Freezer Sauerkraut – Good Gut Bacteria

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How to make fast Sauerkraut

Last year I made sauerkraut in August, and because it was so warm out, I decided to only let it ferment for one week (Not sure that’s logical, really!) Then being completely lazy the day I decided it was done, I packed it in 1 quart Mason jars, and FROZE it! That’s right, I threw the jars in the freezer, and let me tell you, this made the BEST sauerkraut ever. By freezing it the kraut tastes fresh, keeps a nice color and doesn’t get that indescribable “bleh” taste and texture of canned kraut. Here’s the coolest thing – when you take it out of the freezer to defrost, you can watch it begin to ferment again! It’s just a little bit fizzy and effervescent for the first few days – beautiful!

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To answer your question after looking at these pictures, yes, I freeze a lot of food in canning jars. A few years ago I started putting all my tomatoes, salsas, pasta and pizza sauce, chimichurri, banana ice cream…really anything that fits in a jar makes a good candidate for freezing in jars. And, NO they DO NOT BREAK as long as you don’t overfill them or bang them around! I stack them as you can see – safe and sound.

So, haul out your giant food processor, grab as many cabbages as you want to make into kraut, put in the slicer attachment to any thickness you like, dump the stuff in a fermentation vessel or big bowl, and sprinkle with salt. For every cabbage use about 1 TABLESPOON of salt. Mix the salt into the cabbage well using your bare hands, gloved hands or a big set of tongs – whatever fits your comfort zone. Then all you do is cover it well, leave it in a dark place for a week and pack in jars for the freezer.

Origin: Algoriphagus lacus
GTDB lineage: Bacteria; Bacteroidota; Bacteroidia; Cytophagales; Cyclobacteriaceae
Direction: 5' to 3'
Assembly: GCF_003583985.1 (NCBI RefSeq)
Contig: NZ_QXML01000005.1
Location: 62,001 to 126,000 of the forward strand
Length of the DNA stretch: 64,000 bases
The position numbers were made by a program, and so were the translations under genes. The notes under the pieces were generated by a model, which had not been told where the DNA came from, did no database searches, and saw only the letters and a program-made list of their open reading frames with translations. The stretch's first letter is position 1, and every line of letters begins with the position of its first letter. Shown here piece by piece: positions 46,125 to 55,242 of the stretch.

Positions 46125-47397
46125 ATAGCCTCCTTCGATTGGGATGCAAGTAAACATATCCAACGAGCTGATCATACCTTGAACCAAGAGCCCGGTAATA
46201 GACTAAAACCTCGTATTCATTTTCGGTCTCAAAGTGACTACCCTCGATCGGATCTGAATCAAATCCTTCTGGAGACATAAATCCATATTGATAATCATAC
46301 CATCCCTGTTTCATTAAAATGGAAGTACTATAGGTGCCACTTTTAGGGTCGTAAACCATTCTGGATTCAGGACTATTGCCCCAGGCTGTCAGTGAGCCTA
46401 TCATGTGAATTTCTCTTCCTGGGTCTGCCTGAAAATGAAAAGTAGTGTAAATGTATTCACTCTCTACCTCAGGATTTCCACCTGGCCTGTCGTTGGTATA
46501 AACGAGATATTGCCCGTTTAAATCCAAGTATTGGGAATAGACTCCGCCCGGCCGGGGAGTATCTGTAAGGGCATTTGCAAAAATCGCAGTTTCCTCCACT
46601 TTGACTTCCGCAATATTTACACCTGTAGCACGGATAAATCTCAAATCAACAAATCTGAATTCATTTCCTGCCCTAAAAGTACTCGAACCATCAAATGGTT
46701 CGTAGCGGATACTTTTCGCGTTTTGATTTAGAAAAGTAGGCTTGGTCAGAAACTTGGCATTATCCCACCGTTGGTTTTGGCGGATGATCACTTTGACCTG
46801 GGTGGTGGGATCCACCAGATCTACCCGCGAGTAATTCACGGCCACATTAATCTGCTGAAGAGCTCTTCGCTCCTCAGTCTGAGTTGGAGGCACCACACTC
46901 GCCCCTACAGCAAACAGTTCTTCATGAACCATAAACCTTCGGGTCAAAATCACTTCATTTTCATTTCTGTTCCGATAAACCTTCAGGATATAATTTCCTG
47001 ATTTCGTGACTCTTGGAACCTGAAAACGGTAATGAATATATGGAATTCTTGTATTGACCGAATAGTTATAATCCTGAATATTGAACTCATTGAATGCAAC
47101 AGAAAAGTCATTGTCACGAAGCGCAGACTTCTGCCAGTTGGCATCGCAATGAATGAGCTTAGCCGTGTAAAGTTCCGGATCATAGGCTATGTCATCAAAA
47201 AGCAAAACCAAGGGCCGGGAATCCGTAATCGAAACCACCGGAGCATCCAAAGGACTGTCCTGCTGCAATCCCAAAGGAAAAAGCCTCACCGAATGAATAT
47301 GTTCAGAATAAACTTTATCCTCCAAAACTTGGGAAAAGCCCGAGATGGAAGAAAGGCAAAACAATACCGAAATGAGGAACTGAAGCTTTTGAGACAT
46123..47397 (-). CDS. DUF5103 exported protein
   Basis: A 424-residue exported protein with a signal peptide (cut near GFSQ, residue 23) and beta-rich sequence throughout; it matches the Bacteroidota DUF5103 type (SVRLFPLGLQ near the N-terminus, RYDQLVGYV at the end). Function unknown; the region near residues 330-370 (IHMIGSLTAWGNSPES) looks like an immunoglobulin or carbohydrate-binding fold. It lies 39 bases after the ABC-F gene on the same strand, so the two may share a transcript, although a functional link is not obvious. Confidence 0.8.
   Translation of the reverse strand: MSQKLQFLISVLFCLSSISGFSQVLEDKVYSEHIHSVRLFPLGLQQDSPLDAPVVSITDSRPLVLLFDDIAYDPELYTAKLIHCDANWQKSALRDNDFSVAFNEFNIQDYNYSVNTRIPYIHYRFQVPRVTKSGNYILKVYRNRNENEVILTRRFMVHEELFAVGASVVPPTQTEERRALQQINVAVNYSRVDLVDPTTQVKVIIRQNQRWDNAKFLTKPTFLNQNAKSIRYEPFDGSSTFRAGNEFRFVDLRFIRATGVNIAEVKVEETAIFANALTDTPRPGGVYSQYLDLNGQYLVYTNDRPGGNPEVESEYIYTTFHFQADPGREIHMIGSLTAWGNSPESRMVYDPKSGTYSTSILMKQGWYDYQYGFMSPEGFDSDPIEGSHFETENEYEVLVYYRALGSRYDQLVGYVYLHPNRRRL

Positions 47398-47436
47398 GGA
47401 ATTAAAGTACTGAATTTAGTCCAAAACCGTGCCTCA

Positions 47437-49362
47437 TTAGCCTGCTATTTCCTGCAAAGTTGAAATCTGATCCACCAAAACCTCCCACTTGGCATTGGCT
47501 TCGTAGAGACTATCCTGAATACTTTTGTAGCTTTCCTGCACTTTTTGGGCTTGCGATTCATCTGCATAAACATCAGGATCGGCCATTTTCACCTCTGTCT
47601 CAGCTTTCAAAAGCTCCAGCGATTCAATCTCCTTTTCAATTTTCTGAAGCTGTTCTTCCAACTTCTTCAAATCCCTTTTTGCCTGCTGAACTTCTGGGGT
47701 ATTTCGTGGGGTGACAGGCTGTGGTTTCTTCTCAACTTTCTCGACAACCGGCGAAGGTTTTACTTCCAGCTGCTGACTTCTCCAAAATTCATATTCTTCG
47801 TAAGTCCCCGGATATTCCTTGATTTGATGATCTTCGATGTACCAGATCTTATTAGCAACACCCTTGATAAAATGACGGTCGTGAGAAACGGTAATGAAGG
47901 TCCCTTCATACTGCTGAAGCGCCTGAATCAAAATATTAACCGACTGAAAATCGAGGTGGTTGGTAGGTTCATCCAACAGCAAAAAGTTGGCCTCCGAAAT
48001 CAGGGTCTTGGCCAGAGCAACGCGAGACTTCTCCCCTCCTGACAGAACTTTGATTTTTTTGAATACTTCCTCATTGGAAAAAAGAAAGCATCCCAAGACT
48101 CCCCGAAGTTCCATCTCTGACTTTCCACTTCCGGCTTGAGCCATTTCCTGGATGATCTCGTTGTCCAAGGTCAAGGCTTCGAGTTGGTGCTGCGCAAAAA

How do you cover it while fermenting? That is a BIG discussion in the world of fermentation and everything seems to be pesky, but it doesn’t need to be. Some fermentation vessels have ceramic discs made just for the sole purpose of pushing down the fermenting veg to help keep it under the brine, others have lids that have a liquid seal, and some have both. If you are budget minded, or simply don’t want to invest in a big heavy crock, there are alternatives.

DIY Fermenting Vessels

One method to make fermented veg is to use a big bowl with a plate on top. It’s great if the plate fits down inside the bowl just a little, but not imperative. Some of your veg is going to float to the top of the brine and that is okay. With a week of fermenting and salt to protect it, you won’t have any weird stuff growing other than the weird stuff we want! If you do leave sauerkraut to ferment in a cool place for longer than a week, you might see a little harmless white mold grow. The pros say to just scrape it off. Eww! I’m a little squeemish about that idea, so I prefer to get the fermenting done before any molds grow!

Another great way to submerse the bulk of your veg is to use large pieces of the veg you are fermenting as weights. So, if you are making sauerkraut, keep some of the large outer cabbage leaves to use as a protective cover under your plate. Or, if you want to weight it down, cut out the core of the cabbage and lay those on the top. Regardless, cover the veg the best you can so that it is submerged under the brine. I like to add a plastic bag over the top if the fermented veg is in a bowl as some veggies, like cabbage and radishes, can get a little pungent after a couple of days. Farm Curious gives some great budget-minded tips for other ways to ferment and protect your veg.

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I splurged a couple years ago on a fermenting crock from Poland – it’s fat and heavy! Since owning the farm it has been great fun because it holds A LOT of veg. I can pack 25 heads of cabbage into this baby! Of course, I have trouble eating that much sauerkraut, but it is fun to make. As you can see from the red cabbage, this year’s sauerkraut is going to be PINK!

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